Family room, New Year’s Day, January 1987
As midnight struck, I stepped onto the patio and breathed in 1987. The tiles were still warm beneath my fourteen-year-old feet, but the New Year’s air had the simmering cool of night after a hot summer’s day. Lungs still full, I stepped back into the family room, where my brother was watching TV. Deep, ominous synth notes were ringing out, and the screen was cutting between a moving shot over water and a band I recognised as the Models. The first guitar chords began, and I sank onto the couch to watch the video of Hold On for the very first time.
Listening to your favourite tracks wasn’t easy for a teenager in the ‘80s. In the era before iTunes, I would have had to buy an entire Models album to get a copy of Hold On. I had very little money and close to no access to music shops, so I resorted to my usual trick: listening to the Top 40 with fingers poised on the Play and Record buttons, waiting for the DJ to play the songs I wanted. After a night of impatience and hand cramps, I secured a recording which started halfway through the first deep synth note and ended with the Take 40 Australia jingle. Like all the best songs, I played it with my door shut and lights out so the music filled the room.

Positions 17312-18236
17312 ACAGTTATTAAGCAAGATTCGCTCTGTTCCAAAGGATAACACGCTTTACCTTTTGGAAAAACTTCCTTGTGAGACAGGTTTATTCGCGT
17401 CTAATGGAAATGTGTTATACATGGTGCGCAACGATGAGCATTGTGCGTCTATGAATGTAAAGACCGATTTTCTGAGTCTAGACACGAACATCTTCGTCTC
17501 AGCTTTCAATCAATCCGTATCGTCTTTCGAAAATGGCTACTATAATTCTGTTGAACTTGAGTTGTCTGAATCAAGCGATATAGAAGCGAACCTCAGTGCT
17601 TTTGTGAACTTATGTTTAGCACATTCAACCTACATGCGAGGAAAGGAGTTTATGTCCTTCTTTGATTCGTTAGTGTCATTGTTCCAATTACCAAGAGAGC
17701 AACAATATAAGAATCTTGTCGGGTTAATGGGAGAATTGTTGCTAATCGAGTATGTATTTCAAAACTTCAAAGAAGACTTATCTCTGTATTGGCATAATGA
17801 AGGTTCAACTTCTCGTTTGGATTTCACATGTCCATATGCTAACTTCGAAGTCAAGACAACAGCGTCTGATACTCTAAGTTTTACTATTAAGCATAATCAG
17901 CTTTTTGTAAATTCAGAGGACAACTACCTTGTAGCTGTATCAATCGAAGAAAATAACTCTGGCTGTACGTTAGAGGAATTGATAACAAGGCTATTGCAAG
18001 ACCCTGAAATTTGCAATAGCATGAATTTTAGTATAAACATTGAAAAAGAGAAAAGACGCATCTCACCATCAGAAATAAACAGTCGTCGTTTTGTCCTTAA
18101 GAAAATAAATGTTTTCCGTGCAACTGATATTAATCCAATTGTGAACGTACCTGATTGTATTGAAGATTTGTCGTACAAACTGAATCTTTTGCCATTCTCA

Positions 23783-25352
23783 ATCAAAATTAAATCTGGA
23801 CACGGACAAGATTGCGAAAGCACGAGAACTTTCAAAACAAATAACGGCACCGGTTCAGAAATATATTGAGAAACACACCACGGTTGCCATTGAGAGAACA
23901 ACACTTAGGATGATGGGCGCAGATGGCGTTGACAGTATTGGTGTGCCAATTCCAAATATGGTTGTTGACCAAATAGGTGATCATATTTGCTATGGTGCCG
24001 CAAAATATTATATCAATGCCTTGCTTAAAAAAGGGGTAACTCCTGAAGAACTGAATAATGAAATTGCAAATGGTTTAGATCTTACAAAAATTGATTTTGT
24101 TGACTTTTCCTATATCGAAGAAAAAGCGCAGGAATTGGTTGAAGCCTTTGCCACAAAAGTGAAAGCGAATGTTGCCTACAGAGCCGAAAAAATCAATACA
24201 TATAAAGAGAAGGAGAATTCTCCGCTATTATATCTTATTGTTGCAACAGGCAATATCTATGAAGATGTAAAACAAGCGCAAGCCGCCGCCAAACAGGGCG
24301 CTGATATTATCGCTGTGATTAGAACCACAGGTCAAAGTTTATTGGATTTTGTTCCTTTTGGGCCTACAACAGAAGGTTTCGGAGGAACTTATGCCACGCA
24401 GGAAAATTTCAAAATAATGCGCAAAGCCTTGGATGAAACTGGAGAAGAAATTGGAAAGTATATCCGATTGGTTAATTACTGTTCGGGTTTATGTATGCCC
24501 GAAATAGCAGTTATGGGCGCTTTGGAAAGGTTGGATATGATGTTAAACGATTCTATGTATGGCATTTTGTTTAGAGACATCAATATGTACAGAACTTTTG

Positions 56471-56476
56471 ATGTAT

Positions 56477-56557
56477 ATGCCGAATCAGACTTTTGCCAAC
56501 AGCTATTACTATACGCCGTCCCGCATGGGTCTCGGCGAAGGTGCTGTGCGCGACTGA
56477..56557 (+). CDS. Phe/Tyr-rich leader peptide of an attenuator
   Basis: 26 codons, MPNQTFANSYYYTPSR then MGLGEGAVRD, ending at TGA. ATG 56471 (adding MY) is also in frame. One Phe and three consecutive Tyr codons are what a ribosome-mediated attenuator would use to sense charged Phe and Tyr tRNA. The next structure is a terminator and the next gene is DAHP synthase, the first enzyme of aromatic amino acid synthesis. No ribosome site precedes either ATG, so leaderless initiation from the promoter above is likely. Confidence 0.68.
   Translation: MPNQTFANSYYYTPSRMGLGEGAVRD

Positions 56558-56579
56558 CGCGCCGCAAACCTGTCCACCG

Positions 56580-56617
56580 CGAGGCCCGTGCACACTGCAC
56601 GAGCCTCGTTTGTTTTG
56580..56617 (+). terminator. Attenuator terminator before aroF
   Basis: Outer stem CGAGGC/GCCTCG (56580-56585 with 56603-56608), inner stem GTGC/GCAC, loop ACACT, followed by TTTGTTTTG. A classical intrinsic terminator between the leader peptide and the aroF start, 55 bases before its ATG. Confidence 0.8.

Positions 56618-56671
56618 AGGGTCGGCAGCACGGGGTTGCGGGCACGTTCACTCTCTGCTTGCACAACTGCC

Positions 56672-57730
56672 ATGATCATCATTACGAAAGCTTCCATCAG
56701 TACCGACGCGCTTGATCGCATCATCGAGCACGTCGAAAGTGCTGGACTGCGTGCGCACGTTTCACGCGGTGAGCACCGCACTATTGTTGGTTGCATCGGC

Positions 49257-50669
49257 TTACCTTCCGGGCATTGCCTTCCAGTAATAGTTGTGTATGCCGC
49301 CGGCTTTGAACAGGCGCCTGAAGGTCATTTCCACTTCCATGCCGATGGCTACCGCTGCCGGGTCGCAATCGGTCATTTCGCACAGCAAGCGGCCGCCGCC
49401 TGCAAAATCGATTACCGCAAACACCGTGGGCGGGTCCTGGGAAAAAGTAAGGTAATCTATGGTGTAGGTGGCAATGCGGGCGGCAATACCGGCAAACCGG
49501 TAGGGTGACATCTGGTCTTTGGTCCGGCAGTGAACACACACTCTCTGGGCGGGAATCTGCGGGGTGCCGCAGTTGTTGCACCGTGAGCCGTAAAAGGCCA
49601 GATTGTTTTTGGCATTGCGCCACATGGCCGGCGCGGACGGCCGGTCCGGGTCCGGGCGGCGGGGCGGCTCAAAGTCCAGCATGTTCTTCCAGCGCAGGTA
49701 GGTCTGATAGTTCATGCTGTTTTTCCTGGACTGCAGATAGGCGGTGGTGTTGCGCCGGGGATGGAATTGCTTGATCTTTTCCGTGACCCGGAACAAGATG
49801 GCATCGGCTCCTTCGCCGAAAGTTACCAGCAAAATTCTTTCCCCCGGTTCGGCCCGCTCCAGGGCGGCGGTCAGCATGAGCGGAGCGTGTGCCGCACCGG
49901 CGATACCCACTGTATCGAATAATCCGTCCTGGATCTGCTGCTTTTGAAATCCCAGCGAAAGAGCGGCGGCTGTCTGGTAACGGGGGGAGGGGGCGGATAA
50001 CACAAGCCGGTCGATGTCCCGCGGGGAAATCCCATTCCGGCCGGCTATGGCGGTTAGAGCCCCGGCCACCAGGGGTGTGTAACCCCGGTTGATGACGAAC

I never saw the 1980s acts I loved in their heyday. A more streetwise teenager might have gone to gigs, but I contented myself with Countdown and illegal recordings off the radio. In my twenties, I started seeing bands I’d loved in the ‘80s: by then their gigs were cheaper and less crowded. By my thirties I’d seen Howard Jones, the Eurythmics, and Duran Duran, but I’d still never seen the band that played my favourite song.
The opportunity to see the Models live finally came up in September 2009, when I was six months’ pregnant with my first child. I heard they were playing at the Prince of Wales in St Kilda, and decided I was going, baby or no baby. Stomach bulging in black camisole and maternity denim skirt, I put on my boots and installed myself near the stage. The Models were on last. I’d heard rumours that James Freud had fallen apart and become an alcoholic, but that night the band was tight and energetic and both he and Sean Kelly were looking good. I danced along to their upbeat tracks, with my mobile primed to record. When those familiar deep bass notes rang out, I took out my phone to score a bootleg copy, just like old times by the stereo.
Fourteen months later, I turned on my computer to the news that James Freud had killed himself. I Googled, and found out that his real name was Colin McGlinchey, that he’d styled himself as Australia’s David Bowie, that he’d written two memoirs about his drinking and drug habits. Online, the band’s long-term fans were grieving, and quoting the chorus of Hold On: When the morning comes, I won’t be around. As I read about his death I put the song on repeat, and wondered if it would be played at his funeral
©Fiona Price. Fiona never recovered from her love of 1980s pop. She has also written a Stereo Story about She Bop.